Recognizing the Consequences of Hiding Social Comments

laptop with comment bubbles

This article originally appeared in the “GovGirl on Social” column in Government Technology Magazine.

It’s a fairly common practice for government agencies to “hide” social media comments for violating their social media policy, rather than delete them. There is a sense that hiding comments isn’t as bad as permanently removing them. But hiding is actually far worse and can have unintended implications for government.

Citizens have a right to disagree with what your agency does and even to be downright angry, thanks to the First Amendment of the U.S. Constitution. Freedom of speech gives citizens the right to express opinions without fear of persecution or censorship by government. First Amendment protections also extend to certain statements made on social media. Therefore, your social media policy should be crystal clear about any circumstances that would give your agency the right to remove comments, such as the use of profanity, discriminating remarks or threats. It’s common for governments to have a comment moderation policy such as this.


When government social media administrators use Facebook’s tool to hide a comment, no notification or other indication is sent to the person who posted the comment. The citizen likely has no idea that their comment was hidden. Some social media administrators believe hiding is appealing because it feels less obtrusive for the commenter than entirely deleting their comment. Others believe that if the citizen has no idea, then they can’t voice additional anger or post disgruntled rebuttals. It defuses the situation.

But here’s the problem: The real trouble in hiding comments on Facebook is that the commenter, and his or her Facebook friends, can still view the comment. Not only this, but they can continue the conversation by replying to the comment, without knowing that the comment is no longer public on your page.


The problem with hiding comments is that it’s a purposeful move by an agency’s representatives to be secretive about displaying something a citizen wrote on their department’s Facebook page. If your agency ever had to argue a position in court, you would likely need to fully disclose your intention in hiding the comment. Even if a comment egregiously violates your comment policy, and you hide it, what if someone in that person’s friend list posts a reply to it? Maybe the friend’s comment doesn’t violate your policy and contributes to useful public discourse. Unknown to them, their reply is hidden from anyone outside their friends viewing it.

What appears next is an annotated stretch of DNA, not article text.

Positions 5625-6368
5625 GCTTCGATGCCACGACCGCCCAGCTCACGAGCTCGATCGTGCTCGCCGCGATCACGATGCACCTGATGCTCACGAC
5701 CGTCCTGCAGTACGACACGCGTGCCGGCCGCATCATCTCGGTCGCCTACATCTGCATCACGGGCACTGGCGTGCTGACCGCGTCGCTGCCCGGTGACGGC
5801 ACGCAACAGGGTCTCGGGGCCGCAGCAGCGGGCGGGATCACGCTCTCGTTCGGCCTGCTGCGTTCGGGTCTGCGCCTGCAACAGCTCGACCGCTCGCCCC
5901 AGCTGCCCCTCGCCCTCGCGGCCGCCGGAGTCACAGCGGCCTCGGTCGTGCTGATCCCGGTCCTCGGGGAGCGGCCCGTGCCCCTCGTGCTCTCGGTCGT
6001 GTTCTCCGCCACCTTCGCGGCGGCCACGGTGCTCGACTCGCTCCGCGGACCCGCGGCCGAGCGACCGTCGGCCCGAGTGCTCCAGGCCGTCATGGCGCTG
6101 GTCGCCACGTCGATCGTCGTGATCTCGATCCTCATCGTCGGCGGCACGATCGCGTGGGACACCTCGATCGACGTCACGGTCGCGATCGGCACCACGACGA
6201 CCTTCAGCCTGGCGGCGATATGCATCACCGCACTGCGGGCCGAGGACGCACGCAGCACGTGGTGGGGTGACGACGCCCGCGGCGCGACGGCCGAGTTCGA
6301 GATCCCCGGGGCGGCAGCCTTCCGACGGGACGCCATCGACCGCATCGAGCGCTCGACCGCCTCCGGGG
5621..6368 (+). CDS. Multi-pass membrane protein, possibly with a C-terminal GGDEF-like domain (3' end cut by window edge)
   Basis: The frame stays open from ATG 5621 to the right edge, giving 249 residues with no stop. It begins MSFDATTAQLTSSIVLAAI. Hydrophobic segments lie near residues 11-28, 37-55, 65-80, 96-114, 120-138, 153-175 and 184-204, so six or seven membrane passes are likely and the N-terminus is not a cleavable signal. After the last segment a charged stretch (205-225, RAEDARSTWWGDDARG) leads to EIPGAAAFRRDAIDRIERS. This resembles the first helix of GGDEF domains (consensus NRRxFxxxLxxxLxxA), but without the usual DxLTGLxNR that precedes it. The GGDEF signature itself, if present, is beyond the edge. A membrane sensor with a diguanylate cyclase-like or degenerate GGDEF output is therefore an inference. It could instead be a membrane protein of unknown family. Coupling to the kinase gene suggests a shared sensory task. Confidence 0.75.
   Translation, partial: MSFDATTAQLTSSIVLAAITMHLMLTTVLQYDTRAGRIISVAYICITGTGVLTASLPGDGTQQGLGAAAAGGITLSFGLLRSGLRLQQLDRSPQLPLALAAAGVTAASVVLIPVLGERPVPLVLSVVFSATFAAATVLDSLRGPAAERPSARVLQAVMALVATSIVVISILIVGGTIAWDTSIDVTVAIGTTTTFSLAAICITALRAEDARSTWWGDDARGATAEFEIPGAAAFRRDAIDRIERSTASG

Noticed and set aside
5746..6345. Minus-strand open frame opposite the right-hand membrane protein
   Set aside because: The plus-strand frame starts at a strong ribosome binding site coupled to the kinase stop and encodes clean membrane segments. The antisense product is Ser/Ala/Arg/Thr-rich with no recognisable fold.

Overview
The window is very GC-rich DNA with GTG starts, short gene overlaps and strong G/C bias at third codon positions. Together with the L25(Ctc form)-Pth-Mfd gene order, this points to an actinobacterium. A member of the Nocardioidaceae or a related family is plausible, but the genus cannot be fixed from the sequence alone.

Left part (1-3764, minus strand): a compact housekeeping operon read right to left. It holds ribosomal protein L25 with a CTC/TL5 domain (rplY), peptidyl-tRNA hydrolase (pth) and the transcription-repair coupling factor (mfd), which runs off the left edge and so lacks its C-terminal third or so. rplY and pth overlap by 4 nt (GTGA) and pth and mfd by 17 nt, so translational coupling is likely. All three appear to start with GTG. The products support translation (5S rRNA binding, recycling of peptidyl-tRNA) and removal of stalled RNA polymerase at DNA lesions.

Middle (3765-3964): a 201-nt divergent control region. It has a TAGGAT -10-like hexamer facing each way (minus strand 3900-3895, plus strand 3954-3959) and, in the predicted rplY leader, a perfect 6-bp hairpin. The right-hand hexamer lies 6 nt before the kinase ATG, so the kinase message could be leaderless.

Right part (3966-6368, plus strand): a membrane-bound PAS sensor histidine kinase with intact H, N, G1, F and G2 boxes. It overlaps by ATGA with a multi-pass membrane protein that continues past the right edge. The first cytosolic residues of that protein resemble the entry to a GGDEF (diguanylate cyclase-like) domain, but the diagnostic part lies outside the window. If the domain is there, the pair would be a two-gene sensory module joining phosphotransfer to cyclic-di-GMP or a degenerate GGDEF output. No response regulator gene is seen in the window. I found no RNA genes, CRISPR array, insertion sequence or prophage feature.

If you’re dealing with a company or business in the private sector, hiding comments might not be a big deal. But when you’re a government agency, it’s a whole different story. If a social media comment is worthy of deletion because it violates your official social media comment policy, then delete the comment while following your records retention protocols. Be cautious of looking to hiding as a less severe alternative.


Social Media Humor in Government

laughing emoji

This article originally appeared in the “GovGirl on Social” column in Government Technology Magazine.

“See you in the funny pages!” I remember my grandpa frequently using this good-natured colloquialism when saying goodbye to friends and family. It referred to a time when comic strips, a.k.a. “the funnies,” were published in the back of printed newspapers. Everyone flipped to the back of the paper to follow their favorites with each new issue.